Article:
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USDA grant to study beetle-kill wood for biofuel

November 6, 2013, Washington, D.C. – The U.S. Department of Agriculture (USDA) announced it has awarded nearly $10 million to a consortium of academic, industry and government organizations led by Colorado State University (CSU) and their partners to research using insect-killed trees in the Rockies as a sustainable feedstock for bioenergy.


November 7, 2013
By Canadian Biomass

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November 6, 2013, Washington, D.C. – The U.S. Department of
Agriculture (USDA) announced it has awarded nearly $10 million to a consortium
of academic, industry and government organizations led by Colorado State
University (CSU) and their partners to research using insect-killed trees in
the Rockies as a sustainable feedstock for bioenergy.

"Infestations of pine and spruce bark beetles have
impacted over 42 million acres of U.S. forests since 1996, and a changing
climate threatens to expand the threat from bark beetle on our forest
lands," said Agriculture Secretary Tom Vilsack. "As we take steps to
fight the bark beetle, this innovative research will help take the biomass that
results from bark beetle infestation and create clean, renewable energy that
holds potential for job creation and promises a cleaner future for America.”

There are many benefits to using beetle-killed wood for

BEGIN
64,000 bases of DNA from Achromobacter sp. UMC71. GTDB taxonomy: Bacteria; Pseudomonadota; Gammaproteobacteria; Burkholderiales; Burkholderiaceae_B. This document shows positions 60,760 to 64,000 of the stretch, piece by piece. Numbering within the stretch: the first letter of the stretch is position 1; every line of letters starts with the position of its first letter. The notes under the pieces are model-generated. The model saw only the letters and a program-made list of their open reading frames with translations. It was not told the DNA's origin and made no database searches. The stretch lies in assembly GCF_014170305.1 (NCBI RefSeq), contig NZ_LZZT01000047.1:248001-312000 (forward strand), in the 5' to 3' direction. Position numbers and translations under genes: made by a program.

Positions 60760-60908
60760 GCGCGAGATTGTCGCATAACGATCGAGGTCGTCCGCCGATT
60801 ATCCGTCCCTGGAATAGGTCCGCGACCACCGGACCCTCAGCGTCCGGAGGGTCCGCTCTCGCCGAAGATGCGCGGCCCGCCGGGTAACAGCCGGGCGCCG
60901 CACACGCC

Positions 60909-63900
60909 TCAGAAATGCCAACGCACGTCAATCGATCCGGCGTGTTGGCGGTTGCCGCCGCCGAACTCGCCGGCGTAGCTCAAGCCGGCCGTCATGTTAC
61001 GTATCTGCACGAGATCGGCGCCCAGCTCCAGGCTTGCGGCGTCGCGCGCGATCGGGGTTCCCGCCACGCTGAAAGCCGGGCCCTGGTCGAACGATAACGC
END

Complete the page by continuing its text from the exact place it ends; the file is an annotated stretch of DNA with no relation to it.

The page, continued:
renewable fuel production. It requires no cultivation, circumvents
food-versus-fuel concerns and likely has a highly favorable carbon balance.
However, there are some challenges that have been a barrier to its widespread
use. The wood is typically located far from urban industrial centers, often in
relatively inaccessible areas with challenging topography, which increases
harvest and transportation costs. In addition to technical barriers,
environmental impacts, social issues and local policy constraints to using
beetle-killed wood and other forest residues remain largely unexplored.

CSU researchers, together with other scientists from
universities, government and private industry in the region, created the
Bioenergy Alliance Network of the Rockies (BANR) to address these challenges.
The project will undertake comprehensive economic, environmental and
social/policy assessment, and integrate research results into a web-based,
user-friendly decision support system. CSU will collaborate with partners
across four states to complete the project. Partners include: University of
Idaho, University of Montana, Montana State University and the University of
Wyoming, U.S. Forest Service Rocky Mountain Research Station, National
Renewable Energy Lab and Cool Planet Energy Systems. More information is
available on the project website at banr.colostate.eduThis is an external link
or third-party site outside of the United States Department of Agriculture
(USDA) website.

Specifically, the team will explore recent advances in
scalable thermochemical conversion technologies, which enable the production of
advanced liquid biofuel and co-products on-site. The project is working with
Cool Planet Energy Systems, which is based out of Greenwood Village, Colorado.
The company's prototype pyrolysis system can be tailored to the amount of
feedstock available and thus can be deployed in close proximity to stands of
beetle-killed timber. This localized production leads to significantly lower
costs related to wood harvest and transportation. Their distributed scalable
biorefinery approach is a key element in making the use of insect-damaged trees
as feedstock plausible.

 


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